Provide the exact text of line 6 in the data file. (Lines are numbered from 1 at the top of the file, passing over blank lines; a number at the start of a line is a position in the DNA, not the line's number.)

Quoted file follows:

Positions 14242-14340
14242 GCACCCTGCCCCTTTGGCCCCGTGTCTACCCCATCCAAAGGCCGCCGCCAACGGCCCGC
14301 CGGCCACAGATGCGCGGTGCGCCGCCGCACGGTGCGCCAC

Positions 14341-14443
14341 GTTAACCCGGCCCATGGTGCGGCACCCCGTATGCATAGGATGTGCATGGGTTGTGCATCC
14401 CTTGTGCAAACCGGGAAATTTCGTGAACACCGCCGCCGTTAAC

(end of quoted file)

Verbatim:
14401 CTTGTGCAAACCGGGAAATTTCGTGAACACCGCCGCCGTTAAC